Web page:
Having the ability to manage emotions and remain calm under pressure is not a skill we are born with, but instead, is a skill that must be learned. It’s important to learn emotional management because, according to TalentSmart research, being able to remain calm under pressure has a direct link to work performance.
As a matter of fact, a study that involved more than one million people showed that 90 percent of top leaders and work performers were skilled at managing their emotions during times of stress. Their ‘skill’ was being able to remain calm and in control when under extreme pressure. Another reason to get a grip over out-of-control emotions is, according to a Yale study, prolonged stress has been found to cause denegation in areas of the brain responsible for self-control.
Stress, however, is not necessarily a bad thing. Actually, stress and the anxiety that comes with it, are necessary emotions that have been shown to heighten performance when people experience moderate levels of it. Research from the University of California show the onset of stress can actually entice the brain into growing cells responsible for improving memory. How then, does one go about learning the skill of emotional control?
Stay positive. Focusing on positive thoughts is an effective way to divert your brain onto something that is completely stress-free. Any positive thoughts will re-focus your attention.
Learn to disconnect. If you make yourself available 24/7 you can expect a constant or prolonged barrage of stress. Technology makes it easy to be constantly plugged in, however, this is where drawing the line and turning off phones, shutting down computers and simply disconnecting at the end of a work day will put you in control of your emotional state.
Get enough sleep. The average adult requires between six and nine hours of sleep per night. Sleep is the only way your body and brain have to recharge. Without sufficient sleep, you will not wake up energetic and clear-headed. You will not be in control of your emotional state. Lack of sleep directly effects memory, attention and self-control.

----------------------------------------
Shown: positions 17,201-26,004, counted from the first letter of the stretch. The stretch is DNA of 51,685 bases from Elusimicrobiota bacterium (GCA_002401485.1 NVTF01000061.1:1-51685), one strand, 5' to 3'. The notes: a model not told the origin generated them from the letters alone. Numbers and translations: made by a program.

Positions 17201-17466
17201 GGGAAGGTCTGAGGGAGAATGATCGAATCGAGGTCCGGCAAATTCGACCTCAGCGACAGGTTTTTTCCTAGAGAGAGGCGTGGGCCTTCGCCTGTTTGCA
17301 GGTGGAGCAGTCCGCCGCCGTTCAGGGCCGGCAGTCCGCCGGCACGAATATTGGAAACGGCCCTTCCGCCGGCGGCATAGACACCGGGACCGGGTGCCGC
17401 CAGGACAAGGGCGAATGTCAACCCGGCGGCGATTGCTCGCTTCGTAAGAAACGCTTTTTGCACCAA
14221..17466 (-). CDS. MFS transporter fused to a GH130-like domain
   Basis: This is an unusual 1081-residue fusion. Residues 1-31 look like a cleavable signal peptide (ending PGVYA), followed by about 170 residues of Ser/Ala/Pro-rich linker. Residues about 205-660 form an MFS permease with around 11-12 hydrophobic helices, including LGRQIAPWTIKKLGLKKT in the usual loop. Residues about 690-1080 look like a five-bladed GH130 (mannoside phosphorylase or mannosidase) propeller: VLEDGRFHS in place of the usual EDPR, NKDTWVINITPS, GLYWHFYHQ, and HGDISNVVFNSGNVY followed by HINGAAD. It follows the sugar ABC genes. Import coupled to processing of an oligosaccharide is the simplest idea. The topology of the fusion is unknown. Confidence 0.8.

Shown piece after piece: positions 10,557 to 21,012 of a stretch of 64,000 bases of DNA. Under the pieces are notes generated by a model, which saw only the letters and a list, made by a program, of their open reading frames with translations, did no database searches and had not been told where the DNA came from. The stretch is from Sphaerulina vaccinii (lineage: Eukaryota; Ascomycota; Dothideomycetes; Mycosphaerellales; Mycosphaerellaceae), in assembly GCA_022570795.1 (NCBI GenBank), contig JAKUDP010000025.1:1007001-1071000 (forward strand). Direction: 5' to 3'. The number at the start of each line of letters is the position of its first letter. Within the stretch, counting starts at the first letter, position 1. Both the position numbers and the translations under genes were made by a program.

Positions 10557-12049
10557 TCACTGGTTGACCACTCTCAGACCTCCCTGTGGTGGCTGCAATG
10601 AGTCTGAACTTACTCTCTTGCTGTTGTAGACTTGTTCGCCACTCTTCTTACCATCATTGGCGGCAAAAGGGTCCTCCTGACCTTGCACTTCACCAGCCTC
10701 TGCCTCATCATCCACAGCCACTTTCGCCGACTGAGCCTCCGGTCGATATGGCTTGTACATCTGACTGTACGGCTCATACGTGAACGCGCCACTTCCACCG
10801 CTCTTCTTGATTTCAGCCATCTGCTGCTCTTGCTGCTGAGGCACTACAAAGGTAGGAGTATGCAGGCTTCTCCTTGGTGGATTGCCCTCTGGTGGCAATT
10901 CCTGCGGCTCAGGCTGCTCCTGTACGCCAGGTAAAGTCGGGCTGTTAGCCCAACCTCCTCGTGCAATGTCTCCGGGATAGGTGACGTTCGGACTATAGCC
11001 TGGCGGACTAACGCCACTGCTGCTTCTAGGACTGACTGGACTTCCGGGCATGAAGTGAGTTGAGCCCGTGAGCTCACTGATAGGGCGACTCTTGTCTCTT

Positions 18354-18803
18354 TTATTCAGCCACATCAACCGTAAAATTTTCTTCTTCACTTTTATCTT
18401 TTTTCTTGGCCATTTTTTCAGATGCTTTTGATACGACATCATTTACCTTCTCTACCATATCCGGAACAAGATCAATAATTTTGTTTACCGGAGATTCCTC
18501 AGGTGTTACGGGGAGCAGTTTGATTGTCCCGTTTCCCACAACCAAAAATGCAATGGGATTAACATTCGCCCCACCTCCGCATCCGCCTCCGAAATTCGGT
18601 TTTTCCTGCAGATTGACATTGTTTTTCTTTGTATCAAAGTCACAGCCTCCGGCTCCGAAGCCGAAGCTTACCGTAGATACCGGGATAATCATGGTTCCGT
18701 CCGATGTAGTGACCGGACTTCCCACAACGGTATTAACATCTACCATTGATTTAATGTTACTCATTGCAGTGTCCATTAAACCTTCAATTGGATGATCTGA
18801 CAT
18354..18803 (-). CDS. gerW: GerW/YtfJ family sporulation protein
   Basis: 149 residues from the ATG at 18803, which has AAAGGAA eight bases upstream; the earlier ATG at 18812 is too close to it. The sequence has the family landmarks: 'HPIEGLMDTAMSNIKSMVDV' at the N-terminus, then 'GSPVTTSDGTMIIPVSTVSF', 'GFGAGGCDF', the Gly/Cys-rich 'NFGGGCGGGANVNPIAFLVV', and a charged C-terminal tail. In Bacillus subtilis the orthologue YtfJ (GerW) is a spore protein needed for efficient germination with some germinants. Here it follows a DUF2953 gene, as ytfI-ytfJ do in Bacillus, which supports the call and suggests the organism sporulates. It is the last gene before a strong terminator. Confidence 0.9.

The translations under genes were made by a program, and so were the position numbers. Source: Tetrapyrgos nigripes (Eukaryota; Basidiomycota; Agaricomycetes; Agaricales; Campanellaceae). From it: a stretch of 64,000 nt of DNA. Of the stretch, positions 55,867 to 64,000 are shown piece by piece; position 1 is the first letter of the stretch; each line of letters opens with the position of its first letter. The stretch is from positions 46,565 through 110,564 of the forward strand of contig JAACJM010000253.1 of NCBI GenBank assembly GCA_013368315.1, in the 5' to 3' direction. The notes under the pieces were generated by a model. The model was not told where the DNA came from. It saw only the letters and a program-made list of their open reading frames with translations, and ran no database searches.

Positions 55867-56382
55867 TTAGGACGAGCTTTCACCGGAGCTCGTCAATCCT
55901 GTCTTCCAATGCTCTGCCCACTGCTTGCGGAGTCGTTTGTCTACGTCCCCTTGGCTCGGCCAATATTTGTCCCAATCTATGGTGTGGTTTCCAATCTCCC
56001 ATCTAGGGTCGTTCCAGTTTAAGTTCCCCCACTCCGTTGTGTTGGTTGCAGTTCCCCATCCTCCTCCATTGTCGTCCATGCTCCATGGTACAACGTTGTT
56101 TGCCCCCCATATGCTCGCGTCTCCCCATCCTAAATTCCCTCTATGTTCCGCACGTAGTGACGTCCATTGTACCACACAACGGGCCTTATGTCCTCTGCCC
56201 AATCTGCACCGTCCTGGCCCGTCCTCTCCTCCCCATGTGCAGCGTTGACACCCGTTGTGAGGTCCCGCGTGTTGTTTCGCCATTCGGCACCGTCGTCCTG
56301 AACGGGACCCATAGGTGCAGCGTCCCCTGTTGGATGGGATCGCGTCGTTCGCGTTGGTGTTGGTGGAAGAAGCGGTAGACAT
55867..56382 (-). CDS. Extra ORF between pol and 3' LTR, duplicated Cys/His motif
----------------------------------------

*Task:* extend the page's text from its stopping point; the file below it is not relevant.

Gain perspective. It’s one thing to have a perception of events, but it’s quite another to have a realistic perspective. Worries and stresses are created by skewed perceptions and are fueled even more by circumstances we cannot control. While we cannot control everything in our day, we can control our reactions. Instead of dwelling, take a few minutes to put things into proper perspective by making them more realistic. This will reduce your level of stress.
There are many ways to learn how to control your emotions and remain calm the way successful leaders do. Reach out to a support group, breath by practicing being in the moment and squash any negative self-talk. Most self-talk is generated out of fear, not facts so, don’t hand over your power to negativity.
Author: Divya Parekh (ACC, CPC, LL, MS) is an international career leadership coach, Head Career Coach at International Coach Academy, and CEO of The DP Group. She assists executives, professionals, coaches and students plan, develop and achieve their career and leadership goals. She has been recognized by Worldwide Who’s Who as ‘VIP of the Year’ for showing dedication, leadership and excellence in leadership coaching. She has also been recognized by NAPW as a ‘VIP Woman of the 2014 Year’ for outstanding leadership and commitment in coaching. She is founder of the 1/1/1 Leader Project. The project prides itself on being simple. Set a goal. Work towards achieving it. Give someone a smile. Be nice to another person. Make the world a little bit nicer. It’s free so get started today!